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Access to information; a requirement towards achieving sustainable development

Sep 30,2019 - Last updated at Sep 30,2019

By Anders Pedersen, Costanza Farina

On September 28, we celebrated a basic human right, the International Day for Universal Access to Information, a right that has long been considered a cornerstone of democracy and a driver of good governance and development, underpinning other human rights.

Access to information is not just a basic human right. It is a practical requirement towards achieving sustainable development objectives. For three years in a row, Jordan made great progress. According to the Press Freedom Index, Jordan improved its score to 43.24 in 2018 from 41.71 in the previous year. Yet, the Kingdom has suffered setbacks, with human rights organisations saying current laws and mechanisms can be further improved. 

In 2007, Jordan was the first country in the Arab World to adopt a right to information law. Although this was an advantage, as Jordan opened up earlier than some Arab countries, it also presented challenges, as there was no regional model to follow or best practices to emulate. Despite showing strong leadership on this issue, Jordanian legislation lacks strength and implementation has been fragmented in the twelve years since its adoption. The government of Jordan has become aware of these issues. In November 2018, the government announced that it would prepare a new set of amendments designed to bring the law in line with international standards. 

Access to information is critical. Without information, we are unable to make informed decisions. Following up the commitments made at the Mashreq Forum, the prime minister underlined the importance of closing the digital divide, necessary for improving access to information. Closing that divide calls for intellectual, political and financial investments in social practices and infrastructure, as it enables people to become active citizens. The foundations of knowledge and access to information is closely linked to capacity development, especially in targeting the most vulnerable, or those at risk, such as women and youth. 

Access to information is most relevant within the 2030 Agenda for Sustainable Development, and with Sustainable Development Goal (SDG) target 16.10, which calls for ensuring public access to information and the protection of all fundamental freedoms so that no one is left behind. 

UN agencies in Jordan have been on the frontlines of these issues and have advocated strongly for the right to access information. United Nations Education, Scientfic and Cultural Organisation (UNESCO) in particular has played a significant role, reinforcing the government’s commitment to access to information, improving implementation of the existing law, aiding in the drafting of amendments to the law, supporting civil society to defend and advocate for these rights and encouraging media actors to exercise their right to access to information.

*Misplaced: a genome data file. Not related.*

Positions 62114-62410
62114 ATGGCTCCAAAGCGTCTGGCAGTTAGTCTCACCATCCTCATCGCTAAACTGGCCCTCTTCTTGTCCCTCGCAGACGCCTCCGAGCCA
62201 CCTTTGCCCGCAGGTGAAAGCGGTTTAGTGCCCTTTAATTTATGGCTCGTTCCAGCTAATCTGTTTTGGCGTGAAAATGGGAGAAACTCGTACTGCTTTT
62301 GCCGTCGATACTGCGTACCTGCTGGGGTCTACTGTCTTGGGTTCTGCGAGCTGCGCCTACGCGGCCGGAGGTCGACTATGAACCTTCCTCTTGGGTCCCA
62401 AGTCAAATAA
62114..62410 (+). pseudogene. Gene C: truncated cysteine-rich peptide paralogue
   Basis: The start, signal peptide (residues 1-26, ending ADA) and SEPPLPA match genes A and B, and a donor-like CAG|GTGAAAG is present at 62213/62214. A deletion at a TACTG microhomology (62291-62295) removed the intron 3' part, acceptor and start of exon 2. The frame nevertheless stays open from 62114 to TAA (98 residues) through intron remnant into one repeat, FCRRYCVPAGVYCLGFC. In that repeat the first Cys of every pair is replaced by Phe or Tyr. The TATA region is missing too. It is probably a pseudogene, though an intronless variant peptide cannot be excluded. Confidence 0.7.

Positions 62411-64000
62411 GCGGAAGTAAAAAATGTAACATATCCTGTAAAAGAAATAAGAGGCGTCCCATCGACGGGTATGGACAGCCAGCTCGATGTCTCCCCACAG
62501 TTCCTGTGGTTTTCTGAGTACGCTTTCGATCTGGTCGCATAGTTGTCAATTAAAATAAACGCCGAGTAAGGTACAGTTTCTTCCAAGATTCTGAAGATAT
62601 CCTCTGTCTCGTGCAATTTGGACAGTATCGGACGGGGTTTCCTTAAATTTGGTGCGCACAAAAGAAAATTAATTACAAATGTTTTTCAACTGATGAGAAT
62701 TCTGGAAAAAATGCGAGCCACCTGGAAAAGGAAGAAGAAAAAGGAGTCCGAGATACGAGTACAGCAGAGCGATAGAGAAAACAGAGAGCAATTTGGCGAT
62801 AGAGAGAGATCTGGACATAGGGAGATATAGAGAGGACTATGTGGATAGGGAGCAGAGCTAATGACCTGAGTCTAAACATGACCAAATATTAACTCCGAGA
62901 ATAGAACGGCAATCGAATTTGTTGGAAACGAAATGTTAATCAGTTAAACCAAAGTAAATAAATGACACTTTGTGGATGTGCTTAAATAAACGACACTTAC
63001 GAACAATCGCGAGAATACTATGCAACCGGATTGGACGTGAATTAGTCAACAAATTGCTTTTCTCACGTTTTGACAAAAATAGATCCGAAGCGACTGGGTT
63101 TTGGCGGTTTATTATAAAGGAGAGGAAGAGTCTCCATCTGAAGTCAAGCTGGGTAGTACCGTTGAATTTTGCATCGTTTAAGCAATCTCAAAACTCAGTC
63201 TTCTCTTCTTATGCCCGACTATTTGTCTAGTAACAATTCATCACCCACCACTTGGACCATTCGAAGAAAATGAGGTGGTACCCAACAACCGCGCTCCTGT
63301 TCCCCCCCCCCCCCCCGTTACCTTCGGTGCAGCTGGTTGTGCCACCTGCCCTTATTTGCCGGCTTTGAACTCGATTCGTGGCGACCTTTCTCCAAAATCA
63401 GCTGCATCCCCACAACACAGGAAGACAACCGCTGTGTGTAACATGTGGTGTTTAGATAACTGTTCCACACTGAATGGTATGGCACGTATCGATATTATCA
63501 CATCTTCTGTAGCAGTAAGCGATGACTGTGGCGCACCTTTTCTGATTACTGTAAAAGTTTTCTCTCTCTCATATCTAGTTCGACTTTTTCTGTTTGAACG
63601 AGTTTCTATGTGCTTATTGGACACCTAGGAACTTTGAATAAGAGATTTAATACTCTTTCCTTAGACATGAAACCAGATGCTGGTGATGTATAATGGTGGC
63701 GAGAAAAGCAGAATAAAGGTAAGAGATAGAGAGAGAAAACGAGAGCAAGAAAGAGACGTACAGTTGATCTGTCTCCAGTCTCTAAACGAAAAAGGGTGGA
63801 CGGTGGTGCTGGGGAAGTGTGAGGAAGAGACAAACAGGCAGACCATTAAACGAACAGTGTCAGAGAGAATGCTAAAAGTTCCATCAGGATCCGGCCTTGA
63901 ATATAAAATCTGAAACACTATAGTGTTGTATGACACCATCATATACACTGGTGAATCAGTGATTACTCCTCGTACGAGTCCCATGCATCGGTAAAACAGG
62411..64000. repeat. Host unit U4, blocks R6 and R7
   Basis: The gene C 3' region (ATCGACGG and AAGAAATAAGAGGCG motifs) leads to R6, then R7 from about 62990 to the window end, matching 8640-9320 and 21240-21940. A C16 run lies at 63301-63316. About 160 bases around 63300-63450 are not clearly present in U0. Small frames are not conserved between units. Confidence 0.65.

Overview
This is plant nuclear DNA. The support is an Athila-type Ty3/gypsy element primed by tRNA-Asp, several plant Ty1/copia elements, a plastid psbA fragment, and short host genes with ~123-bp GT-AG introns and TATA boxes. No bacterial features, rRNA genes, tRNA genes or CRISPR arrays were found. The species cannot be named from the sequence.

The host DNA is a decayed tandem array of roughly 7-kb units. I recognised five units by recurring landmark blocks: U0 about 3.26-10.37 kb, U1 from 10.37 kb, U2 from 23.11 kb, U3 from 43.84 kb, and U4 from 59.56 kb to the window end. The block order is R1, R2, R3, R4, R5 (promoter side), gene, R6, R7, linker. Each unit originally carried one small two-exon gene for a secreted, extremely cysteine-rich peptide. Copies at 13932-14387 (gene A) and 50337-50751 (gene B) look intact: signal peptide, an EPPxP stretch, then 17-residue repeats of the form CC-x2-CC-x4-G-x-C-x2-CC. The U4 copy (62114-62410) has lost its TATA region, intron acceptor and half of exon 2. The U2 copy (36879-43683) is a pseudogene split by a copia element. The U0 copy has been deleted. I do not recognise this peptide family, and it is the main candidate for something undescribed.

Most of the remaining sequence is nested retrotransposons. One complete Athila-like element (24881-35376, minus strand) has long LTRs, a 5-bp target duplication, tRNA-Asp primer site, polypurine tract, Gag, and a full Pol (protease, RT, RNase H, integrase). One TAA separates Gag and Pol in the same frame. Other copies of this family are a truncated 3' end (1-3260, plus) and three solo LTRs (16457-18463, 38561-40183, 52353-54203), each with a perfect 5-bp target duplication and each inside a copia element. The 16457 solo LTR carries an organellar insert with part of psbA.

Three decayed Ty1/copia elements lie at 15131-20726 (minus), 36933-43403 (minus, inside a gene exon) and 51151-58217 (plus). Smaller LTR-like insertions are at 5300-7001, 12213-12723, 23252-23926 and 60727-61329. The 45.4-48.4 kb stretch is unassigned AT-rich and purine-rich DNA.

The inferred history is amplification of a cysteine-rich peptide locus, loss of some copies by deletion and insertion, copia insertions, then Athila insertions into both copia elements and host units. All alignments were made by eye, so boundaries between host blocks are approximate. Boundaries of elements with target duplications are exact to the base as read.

In partnership with the EU, as part of the four year project (2014 – 2018) “Support to Media in Jordan”, UNESCO has engaged in creating awareness about the Access to Information Law amongst journalists and the media community, sensitised and trained information officials in government departments and public bodies on the implementation of the law, and created a pool of local master trainers who are able to carry on further training. Moreover, a training manual on how to properly implement the law has been designed and made available to the appointed information officers. UNESCO has also accessed international specialised expertise to carry out a detailed analysis of the law and has offered recommendations that can support amendments based on international standards.

We must acknowledge that today, many people continue to take information for granted, perhaps even seeking to conceal it. Yet, if we are to become autonomous and sovereign agents for knowledge societies and in order to spearhead sustainable development, then we must insist that citizens gain an appreciation of the importance of information and have the capacity to analyse this information. 

Much work still needs to be done to make genuine access to information a reality for everyone, everywhere. If one requests information, one should expect to receive it in a timely and effective manner. Together we can make this possible as we strive for a world where we all have the power to make informed decisions, essential for realising sustainable development in which no one is left behind.


Anders Pedersen is the UN Resident and Humanitarian Coordinator in Jordan. Costanza Farina is the UNESCO Representative in Jordan. They contributed this article to The Jordan Times

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